U.S. Congresswoman Ilhan Omar meets with Pakistani leaders
U.S. Rep. Ilhan Omar met Wednesday with Pakistani leaders in the first visit by a member of Congress since a new coalition government came into power in Islamabad last week after the ouster of former premier Imran Khan.
According to a government statement, Omar met with President Arif Alvi at his office. Omar, one of only a handful of Muslim members of Congress, met with Khan earlier at his residence in the capital of Islamabad.
Omar is a Somali-born Muslim-American immigrant who represents Minnesota in the U.S. House of Representatives.
Alvi said in the statement that Pakistan values its long-standing relationship with Washington and hoped the “constructive engagements between the two countries would promote peace and development in the region.” Alvi emphasized the need for further improving bilateral relations between the two countries.
The statement quoted her as saying that both countries had “huge potential to improve and strengthen relations.” It also said Omar “appreciated the role played by Pakistan in combating Islamophobia.
Pakistan says it played a key role in getting the U.N. General Assembly to approve a resolution setting March 15 as the International Day to Combat Islamophobia. The resolution emphasizes the right to freedom of religion and belief and recalls a 1981 resolution calling for “the elimination of all forms of intolerance and of discrimination based on religion or belief.”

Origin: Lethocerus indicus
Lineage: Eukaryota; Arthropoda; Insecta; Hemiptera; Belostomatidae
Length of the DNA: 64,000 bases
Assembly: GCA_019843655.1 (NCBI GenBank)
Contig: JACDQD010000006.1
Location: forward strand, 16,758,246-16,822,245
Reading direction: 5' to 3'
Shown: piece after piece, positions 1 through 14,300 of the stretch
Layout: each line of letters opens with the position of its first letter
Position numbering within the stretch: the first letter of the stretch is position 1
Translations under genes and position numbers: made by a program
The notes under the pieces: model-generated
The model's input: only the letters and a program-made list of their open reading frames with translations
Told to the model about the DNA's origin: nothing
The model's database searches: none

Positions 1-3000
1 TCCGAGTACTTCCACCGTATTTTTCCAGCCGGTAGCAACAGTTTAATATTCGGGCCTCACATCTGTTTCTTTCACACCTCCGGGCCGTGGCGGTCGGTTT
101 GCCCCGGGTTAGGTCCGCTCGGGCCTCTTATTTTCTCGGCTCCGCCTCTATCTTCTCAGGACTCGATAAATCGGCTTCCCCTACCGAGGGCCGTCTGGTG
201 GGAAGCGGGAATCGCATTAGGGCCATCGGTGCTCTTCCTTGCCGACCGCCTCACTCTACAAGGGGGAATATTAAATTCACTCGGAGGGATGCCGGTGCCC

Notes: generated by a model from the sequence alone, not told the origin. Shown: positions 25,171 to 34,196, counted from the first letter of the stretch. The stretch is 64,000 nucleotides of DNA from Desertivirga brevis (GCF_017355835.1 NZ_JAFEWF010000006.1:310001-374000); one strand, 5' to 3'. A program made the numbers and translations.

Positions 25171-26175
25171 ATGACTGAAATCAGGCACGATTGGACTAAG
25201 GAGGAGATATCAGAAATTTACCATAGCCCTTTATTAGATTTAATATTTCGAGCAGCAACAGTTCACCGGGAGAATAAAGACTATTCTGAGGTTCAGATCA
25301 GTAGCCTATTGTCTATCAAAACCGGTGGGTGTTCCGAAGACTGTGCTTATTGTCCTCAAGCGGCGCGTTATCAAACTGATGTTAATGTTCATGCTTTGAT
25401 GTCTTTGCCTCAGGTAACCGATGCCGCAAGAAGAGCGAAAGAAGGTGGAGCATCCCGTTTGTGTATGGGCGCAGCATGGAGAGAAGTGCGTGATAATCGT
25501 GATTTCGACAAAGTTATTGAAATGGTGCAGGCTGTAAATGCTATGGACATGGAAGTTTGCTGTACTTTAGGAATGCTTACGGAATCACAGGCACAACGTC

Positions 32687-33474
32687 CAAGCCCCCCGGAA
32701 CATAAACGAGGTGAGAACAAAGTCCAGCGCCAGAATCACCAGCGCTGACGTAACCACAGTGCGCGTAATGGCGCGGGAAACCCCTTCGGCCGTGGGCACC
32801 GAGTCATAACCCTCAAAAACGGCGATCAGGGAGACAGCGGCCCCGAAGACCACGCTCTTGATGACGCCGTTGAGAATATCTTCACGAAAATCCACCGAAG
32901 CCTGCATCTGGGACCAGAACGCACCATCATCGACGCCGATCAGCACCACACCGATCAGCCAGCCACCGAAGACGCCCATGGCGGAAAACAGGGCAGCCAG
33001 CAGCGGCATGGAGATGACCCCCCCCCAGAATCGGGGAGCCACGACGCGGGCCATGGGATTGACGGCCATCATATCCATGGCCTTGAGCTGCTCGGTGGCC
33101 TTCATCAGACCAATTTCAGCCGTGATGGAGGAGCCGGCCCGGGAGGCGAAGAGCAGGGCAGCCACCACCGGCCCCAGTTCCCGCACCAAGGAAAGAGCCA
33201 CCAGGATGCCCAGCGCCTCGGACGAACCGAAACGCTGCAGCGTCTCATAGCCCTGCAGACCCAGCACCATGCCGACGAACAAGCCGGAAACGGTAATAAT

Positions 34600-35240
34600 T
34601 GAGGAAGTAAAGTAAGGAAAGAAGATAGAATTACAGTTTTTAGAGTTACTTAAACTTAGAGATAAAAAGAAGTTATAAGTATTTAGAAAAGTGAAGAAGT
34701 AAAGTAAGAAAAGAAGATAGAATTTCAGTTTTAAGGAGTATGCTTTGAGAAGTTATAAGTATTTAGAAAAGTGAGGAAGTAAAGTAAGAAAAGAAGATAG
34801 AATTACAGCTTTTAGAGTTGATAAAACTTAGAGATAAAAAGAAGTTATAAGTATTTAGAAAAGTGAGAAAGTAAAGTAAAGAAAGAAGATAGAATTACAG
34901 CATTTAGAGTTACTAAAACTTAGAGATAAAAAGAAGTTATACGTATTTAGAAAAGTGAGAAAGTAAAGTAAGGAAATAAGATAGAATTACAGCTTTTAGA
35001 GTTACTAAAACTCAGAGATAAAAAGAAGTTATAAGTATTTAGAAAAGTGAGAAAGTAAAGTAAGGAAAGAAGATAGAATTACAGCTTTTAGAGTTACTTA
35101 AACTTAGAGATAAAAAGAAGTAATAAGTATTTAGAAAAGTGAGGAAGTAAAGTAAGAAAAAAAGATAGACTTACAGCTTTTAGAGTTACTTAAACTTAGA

Omar also met with Pakistan’s newly elected Prime Minister Shahbaz Sharif.
In a statement released by Sharif’s office, the prime minister said he appreciated Omar’s “courage of convictions and her political struggle.”
Sharif said Pakistan valued its long-standing relationship with the U.S. and wanted to further deepen bilateral cooperation based on mutual respect, trust and equality.
Omar also visited Pakistan’s Foreign Ministry, where she met with the minister of state for foreign affairs, Hina Rabbani Khar.
Pakistan has been a key ally of the United States in the war on terror since the Sept. 11, 2001 attacks. But relations deteriorated last month when Khan claimed the U.S. conspired to oust his government. Washington has denied the charge.
Khan was removed from power this month through a no-confidence vote by the opposition. He has been replaced by Prime Minister Sharif, who named his Cabinet the day before.